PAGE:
The objective of our research is to reveal the mechanisms underlying T cell-to-T cell transfer of HIV. This enigmatic means of viral spread may be central to our understanding HIV transmission and viral dissemination within the host. Recent studies indicate that adhesive contacts between infected and uninfected T cells, called virological synapses (VS), mediate a highly efficient mode of infection. VS are intercellular adhesive structures that are driven by Env engagement, cell signaling, actin rearrangements and recruitment of cell adhesion molecules. Despite anecdotal evidence supporting this mode of viral spread, studies have yet to rigorously examine how VS transmission fundamentally differs from cell-free infection. Given the high density of cells in the tissue sites, its role is likely to be central to the establishment and maintenance of HIV infection. A major impasse to the study of cell-to-cell transfer has been the absence of quantitative assays to assess the efficiency of cell-mediated infection. To study transmission of HIV at the VS, we have created a novel, fluorescent molecular clone of HIV, called HIV Gag-iGFP. Infection with the virus renders both the infected cells and the infectious particles highly fluorescent, allowing us to track viral assembly and transmission with extraordinary sensitivity. Using flow cytometry we estimate that VS-mediated viral transfer is 18,000-fold more efficient than uptake of cell-free virus. In contrast to cell-free exposure, VS-transferred virus is rapidly internalized into trypsin-resistant compartments. VS-mediated transfer requires Env-CD4 receptor interactions, but is not blocked by viral membrane fusion inhibitors or by patient-derived neutralizing antisera capable of blocking cell-free virus. This resistance to neutralization by patient antisera is dependent upon an intact cytoplasmic tail of Env. Quantitative live imaging of the VS reveals that HIV-expressing cells are polarized and make stable, Env-dependent contacts with target cells through uropod-like structures. With spinning disk confocal imaging we can track the recruitment of viral proteins to the synapse in producer cells and the movement of virus-containing vesicles while they bud into target T cells. In this proposal, we test the hypothesis that Env on the surface of infected cells is involved in cell signaling events that trigger T cell adhesion, activating viral assembly and transmission from cell to cell through a vesicular compartment. Understanding the cell biology of cell-cell spread will be essential to learning how to block these processes in vivo. We will therefore reveal how cell-surface Env triggers the coordinated assembly and transfer into HIV-naive T cells. The work has significance for chemotherapy, microbicide and vaccine development against HIV.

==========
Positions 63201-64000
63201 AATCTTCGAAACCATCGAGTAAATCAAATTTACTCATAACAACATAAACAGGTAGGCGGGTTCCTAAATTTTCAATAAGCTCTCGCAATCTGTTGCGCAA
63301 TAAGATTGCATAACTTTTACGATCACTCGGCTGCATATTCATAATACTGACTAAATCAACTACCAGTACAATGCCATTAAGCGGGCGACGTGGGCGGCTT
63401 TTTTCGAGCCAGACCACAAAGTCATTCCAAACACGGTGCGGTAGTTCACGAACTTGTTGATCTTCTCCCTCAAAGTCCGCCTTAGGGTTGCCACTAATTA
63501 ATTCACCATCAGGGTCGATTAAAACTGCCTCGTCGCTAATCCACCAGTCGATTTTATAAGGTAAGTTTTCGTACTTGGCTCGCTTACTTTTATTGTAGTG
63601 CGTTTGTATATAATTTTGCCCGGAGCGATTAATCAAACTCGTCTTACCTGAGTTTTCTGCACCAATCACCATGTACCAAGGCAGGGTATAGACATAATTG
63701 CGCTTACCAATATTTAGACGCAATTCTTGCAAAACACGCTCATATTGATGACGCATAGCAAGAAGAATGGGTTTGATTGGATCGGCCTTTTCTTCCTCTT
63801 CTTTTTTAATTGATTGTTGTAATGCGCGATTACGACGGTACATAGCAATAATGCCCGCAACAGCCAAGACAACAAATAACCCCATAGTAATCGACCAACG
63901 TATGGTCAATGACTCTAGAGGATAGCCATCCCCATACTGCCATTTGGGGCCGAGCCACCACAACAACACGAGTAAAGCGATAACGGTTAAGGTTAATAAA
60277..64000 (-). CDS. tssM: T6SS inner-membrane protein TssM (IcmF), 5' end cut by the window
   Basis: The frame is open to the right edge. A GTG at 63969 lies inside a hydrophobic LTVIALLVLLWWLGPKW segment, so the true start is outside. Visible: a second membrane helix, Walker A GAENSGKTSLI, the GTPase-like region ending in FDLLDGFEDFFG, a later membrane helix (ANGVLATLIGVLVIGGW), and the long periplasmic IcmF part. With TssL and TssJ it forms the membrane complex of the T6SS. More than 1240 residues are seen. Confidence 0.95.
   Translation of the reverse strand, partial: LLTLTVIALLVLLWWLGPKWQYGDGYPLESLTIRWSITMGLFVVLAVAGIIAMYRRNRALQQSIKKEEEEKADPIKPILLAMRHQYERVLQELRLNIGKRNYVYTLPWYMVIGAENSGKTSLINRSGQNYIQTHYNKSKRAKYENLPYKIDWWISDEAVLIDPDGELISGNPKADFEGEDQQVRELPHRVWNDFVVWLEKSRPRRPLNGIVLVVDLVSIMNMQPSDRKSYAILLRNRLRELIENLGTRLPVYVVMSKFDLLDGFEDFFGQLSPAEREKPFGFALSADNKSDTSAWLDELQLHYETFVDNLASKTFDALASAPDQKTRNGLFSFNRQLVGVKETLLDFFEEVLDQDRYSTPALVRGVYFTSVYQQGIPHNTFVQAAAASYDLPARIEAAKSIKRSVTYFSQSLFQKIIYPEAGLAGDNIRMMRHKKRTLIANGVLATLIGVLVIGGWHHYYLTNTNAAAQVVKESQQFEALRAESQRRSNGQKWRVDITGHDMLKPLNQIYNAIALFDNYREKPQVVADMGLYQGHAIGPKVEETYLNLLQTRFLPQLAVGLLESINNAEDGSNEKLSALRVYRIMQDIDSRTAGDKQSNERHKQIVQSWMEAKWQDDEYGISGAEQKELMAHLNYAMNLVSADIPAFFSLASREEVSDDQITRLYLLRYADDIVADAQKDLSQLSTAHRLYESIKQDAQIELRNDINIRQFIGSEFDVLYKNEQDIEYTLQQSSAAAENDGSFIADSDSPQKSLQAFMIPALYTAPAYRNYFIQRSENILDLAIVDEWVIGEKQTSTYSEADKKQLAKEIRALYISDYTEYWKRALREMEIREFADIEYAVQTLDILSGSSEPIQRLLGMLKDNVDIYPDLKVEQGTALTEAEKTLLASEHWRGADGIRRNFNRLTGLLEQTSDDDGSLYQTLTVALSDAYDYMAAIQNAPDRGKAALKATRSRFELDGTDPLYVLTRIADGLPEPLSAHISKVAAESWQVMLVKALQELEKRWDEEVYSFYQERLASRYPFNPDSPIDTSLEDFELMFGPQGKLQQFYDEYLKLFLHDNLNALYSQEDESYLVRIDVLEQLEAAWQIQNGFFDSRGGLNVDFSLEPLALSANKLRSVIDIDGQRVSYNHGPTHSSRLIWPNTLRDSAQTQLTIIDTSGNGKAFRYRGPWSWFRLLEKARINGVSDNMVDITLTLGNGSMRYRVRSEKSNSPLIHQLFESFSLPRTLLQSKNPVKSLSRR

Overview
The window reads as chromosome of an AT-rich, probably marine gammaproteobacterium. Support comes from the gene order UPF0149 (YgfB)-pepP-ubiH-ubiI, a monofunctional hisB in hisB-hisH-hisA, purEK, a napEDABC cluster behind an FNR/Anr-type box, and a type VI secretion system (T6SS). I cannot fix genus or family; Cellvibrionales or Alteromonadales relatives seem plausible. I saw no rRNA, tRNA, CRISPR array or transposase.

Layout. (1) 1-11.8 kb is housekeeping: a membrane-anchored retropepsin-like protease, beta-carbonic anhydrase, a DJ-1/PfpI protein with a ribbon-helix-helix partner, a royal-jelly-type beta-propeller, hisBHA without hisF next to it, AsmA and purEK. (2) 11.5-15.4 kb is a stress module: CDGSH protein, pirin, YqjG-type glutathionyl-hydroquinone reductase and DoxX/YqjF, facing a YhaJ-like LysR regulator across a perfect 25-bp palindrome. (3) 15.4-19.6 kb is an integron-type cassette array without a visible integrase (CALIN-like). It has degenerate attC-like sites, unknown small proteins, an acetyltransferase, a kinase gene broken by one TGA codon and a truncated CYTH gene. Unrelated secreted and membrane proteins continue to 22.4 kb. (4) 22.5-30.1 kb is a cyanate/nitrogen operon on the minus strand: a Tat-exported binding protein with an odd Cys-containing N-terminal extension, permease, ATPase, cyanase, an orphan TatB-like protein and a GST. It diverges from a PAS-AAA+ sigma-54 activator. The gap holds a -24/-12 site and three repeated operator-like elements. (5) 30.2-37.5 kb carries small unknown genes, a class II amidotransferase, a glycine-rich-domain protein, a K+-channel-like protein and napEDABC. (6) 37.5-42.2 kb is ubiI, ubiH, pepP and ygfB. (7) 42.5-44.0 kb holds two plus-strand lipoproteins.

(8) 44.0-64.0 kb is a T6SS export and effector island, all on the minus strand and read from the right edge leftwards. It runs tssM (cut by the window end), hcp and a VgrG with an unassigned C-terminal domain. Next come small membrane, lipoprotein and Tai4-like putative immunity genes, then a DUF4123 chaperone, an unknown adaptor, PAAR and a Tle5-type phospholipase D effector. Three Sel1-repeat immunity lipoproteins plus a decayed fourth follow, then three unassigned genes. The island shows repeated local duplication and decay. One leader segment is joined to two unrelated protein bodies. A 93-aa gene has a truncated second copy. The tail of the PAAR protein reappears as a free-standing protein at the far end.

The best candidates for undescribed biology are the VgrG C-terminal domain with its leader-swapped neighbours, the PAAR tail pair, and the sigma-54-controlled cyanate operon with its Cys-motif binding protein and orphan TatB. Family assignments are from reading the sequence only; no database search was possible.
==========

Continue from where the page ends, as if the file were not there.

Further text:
The HIV/AIDS pandemic affects over 40 million worldwide and over 1.2 million people in North America. HIV primarily replicates in CD4 helper T cells and can induce adhesive infection-promoting intercellular structures between these cells, which are called virological synapses (VS). A better understanding of VS-mediated viral spread, will allow us to devise novel strategies to inhibit HIV spread with new drugs, microbicides or vaccines.
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